Following such decision of the Supreme Court, the legal proceeding was resumed before the Court of Appeal of Rome, which had to interpret and apply the principle stated by the Court of Cassation to the specific case.
The Court of Appeal of Rome, in its decision of 05/02/2018 commented here, decides at follows. In principle, the evaluation of the abuse of right should aim at considering a possible deviation from the purpose of the concerned right; the purpose of the right to terminate “ad nutum” is that of terminating a contractual relationship – usually by notice – without the need to motivate or justify such decision. Therefore, Courts cannot ascertain the reasons which bring the party to terminate, since, by doing so, they would change the notion of termination from termination “ad nutum” into termination “by cause”, which would be contrary to the rules of law. In fact, the Court makes in this regard a further argument which is not very clear: namely, it states that the evaluation whether the termination is made for a “further and different purpose” would still be admissible (which seems in contradiction with the previous statement) and seems not to evaluate this further aspect in the case at issue, for lack of evidence on the alleged further purpose.
In any case, the Court concludes by stating that the only admissible evaluation that can be made by Courts concerns the means through which the termination is enacted, which is also consistent with the general obligation of good faith during the performance of the contract, provided by art. 1375 c.c.
On the basis of the above, the Court concludes that in the case at issue Renault did not terminate the distribution contracts in good faith, because – on the light of a clear disproportion between the interests of the supplier and of its distributors – the supplier asked the distributors to sign additional conditions to the contracts, which included obligations to increase the turnover and to make investments shortly before giving notice of termination and without giving the distributors the right to negotiate a longer period of notice, or proposing a sum to compensate such investments etc. Through such behavior, Renault gave to its distributors a legitimate expectation about the continuation of the contract, and thereafter terminated the contract, contrary to good faith.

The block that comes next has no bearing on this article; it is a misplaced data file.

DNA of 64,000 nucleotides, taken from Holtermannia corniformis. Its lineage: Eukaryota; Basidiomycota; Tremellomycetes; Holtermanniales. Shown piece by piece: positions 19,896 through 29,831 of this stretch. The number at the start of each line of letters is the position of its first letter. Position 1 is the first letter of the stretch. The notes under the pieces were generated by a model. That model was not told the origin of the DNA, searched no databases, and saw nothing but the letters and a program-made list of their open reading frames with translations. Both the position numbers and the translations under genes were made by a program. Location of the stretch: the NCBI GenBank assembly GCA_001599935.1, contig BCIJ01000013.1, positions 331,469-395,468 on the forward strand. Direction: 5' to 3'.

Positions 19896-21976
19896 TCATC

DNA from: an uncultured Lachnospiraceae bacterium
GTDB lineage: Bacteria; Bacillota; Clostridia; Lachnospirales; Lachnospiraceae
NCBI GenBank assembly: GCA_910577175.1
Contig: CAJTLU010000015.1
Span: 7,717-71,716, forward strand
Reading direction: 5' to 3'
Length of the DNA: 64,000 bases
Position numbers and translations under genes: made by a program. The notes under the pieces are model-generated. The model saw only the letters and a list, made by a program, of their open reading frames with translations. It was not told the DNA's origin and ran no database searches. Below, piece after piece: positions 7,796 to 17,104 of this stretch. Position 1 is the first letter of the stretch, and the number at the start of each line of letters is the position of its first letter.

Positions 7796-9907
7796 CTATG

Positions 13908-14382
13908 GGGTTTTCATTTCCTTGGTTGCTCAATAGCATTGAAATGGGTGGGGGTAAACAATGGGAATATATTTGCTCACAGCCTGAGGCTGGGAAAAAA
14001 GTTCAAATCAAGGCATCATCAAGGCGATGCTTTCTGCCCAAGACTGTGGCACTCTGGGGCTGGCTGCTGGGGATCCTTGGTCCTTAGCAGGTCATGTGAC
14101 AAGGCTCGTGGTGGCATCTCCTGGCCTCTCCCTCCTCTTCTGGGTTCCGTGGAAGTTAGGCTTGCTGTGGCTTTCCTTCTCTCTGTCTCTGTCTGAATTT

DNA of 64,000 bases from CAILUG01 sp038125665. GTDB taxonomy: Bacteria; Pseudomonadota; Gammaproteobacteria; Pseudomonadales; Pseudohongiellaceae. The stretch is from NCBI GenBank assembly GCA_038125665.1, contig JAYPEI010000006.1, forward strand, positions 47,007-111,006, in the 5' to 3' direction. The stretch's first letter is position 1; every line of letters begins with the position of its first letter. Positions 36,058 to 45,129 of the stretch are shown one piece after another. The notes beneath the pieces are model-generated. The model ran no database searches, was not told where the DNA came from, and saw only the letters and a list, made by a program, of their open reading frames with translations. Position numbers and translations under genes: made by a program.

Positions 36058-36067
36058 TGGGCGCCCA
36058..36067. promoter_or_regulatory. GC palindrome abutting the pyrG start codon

As far as the quantification and assessment of damages is concerned, the Court examines the position of each distributor, on the basis of the specific evidences provided by them on the amount of investment made; sell out of the stock; time within which they could find (or did not find) an alternative supplier; period of time that each of them could reasonably expect as a continuation of the relationship (e.g. two or four years, depending on the cases) etc. and concluded by granting a global amount of damages to the terminated distributors of more than € 2.000.000,00.